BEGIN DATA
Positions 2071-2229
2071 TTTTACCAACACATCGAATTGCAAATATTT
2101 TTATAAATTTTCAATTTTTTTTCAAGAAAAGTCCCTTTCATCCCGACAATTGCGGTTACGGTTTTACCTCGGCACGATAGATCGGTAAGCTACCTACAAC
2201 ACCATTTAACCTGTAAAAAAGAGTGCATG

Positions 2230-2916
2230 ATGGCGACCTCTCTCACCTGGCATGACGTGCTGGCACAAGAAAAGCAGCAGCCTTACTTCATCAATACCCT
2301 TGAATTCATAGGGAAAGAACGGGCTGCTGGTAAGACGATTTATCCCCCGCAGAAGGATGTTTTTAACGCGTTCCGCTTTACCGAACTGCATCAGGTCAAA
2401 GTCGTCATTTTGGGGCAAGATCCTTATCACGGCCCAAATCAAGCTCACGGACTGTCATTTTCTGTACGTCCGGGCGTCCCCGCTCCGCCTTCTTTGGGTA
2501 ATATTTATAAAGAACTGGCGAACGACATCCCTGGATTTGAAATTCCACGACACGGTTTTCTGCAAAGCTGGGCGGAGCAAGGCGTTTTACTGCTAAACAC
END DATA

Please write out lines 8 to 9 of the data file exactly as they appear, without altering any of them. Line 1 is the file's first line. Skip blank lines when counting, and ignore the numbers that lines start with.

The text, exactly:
2401 GTCGTCATTTTGGGGCAAGATCCTTATCACGGCCCAAATCAAGCTCACGGACTGTCATTTTCTGTACGTCCGGGCGTCCCCGCTCCGCCTTCTTTGGGTA
2501 ATATTTATAAAGAACTGGCGAACGACATCCCTGGATTTGAAATTCCACGACACGGTTTTCTGCAAAGCTGGGCGGAGCAAGGCGTTTTACTGCTAAACAC